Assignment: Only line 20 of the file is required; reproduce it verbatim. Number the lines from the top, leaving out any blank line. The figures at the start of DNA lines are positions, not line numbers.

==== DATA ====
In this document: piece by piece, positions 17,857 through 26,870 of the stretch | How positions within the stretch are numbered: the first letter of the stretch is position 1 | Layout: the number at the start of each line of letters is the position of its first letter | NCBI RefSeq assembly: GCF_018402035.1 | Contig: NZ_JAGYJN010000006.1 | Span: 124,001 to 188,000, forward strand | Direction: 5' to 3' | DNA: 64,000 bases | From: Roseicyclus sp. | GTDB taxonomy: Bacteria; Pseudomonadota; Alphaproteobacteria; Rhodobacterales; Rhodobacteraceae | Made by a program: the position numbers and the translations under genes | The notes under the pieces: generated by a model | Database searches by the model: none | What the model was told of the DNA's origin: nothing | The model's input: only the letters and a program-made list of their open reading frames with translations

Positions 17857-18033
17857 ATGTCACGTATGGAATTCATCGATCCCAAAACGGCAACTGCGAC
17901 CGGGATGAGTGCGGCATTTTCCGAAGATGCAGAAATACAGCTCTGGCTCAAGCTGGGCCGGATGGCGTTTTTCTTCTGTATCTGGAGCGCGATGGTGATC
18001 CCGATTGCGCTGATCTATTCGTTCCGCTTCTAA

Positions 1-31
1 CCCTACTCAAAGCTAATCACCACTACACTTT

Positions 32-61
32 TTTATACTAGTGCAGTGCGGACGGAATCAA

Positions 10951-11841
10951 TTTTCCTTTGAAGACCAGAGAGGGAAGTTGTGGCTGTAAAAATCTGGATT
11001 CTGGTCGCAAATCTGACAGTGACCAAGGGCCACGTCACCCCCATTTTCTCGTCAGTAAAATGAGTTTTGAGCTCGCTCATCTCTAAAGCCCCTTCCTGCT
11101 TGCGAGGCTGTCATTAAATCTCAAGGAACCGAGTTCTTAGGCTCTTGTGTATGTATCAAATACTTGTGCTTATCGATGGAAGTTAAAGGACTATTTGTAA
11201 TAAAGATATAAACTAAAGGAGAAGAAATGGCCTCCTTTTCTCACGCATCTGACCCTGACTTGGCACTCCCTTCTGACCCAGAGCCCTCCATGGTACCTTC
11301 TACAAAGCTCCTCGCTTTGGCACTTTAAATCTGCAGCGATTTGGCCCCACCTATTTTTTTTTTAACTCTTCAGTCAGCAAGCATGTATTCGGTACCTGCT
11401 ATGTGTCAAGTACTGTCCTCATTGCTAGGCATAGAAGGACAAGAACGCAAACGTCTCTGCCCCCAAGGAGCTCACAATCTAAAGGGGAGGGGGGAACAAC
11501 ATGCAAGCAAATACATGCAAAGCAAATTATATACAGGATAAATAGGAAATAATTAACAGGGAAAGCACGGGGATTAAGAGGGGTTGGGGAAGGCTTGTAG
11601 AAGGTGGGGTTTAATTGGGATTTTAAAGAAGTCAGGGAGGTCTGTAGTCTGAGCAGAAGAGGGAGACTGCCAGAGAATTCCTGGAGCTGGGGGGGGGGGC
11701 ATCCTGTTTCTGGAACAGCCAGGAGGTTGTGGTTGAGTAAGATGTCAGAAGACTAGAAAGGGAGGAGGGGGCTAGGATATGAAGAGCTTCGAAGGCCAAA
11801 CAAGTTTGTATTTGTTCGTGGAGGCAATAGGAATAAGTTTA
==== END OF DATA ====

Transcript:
11801 CAAGTTTGTATTTGTTCGTGGAGGCAATAGGAATAAGTTTA